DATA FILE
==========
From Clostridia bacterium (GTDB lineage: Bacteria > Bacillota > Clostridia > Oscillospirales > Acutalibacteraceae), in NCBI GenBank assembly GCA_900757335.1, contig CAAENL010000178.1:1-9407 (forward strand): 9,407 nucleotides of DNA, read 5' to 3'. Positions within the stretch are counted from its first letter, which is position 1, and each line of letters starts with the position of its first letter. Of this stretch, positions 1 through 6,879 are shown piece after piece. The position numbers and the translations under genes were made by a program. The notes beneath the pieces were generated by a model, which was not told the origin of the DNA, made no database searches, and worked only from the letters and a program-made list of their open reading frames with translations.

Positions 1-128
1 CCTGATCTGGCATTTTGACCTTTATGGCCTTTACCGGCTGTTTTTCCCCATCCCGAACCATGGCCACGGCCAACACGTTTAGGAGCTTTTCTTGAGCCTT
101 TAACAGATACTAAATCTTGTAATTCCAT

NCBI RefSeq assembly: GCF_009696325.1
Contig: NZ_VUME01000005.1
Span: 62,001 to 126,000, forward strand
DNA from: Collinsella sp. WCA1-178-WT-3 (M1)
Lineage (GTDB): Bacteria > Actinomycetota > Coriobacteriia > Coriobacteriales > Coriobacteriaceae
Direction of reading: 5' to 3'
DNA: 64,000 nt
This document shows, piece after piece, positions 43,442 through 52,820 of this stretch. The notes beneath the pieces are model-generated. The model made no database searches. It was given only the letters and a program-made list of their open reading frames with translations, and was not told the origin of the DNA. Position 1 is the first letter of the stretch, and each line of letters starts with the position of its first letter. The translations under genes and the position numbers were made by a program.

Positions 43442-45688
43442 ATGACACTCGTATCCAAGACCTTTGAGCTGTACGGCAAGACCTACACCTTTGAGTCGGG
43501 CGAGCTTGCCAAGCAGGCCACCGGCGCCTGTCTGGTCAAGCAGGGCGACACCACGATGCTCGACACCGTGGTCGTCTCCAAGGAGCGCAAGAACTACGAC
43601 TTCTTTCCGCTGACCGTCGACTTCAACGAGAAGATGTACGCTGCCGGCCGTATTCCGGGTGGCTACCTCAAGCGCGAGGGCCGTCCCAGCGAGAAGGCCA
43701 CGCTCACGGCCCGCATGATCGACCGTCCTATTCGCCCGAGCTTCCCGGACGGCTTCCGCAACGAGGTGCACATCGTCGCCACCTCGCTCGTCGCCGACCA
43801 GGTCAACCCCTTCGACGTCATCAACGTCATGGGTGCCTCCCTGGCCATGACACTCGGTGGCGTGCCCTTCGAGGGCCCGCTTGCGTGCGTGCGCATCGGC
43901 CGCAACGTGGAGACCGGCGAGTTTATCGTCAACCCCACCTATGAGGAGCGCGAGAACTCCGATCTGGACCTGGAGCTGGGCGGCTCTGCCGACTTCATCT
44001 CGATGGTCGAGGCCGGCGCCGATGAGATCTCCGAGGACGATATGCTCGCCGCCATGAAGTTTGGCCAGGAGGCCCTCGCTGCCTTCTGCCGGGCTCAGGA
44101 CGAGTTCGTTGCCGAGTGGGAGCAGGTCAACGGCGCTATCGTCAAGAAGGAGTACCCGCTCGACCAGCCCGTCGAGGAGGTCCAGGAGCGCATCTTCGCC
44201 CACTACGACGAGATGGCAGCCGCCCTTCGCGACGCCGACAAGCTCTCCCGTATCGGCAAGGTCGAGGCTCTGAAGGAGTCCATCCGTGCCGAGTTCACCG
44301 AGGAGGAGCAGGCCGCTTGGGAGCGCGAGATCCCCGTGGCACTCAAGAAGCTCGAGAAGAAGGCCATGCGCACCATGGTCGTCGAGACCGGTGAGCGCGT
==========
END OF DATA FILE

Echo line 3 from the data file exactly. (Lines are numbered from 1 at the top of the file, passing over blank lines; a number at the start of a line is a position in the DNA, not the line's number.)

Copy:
1 CCTGATCTGGCATTTTGACCTTTATGGCCTTTACCGGCTGTTTTTCCCCATCCCGAACCATGGCCACGGCCAACACGTTTAGGAGCTTTTCTTGAGCCTT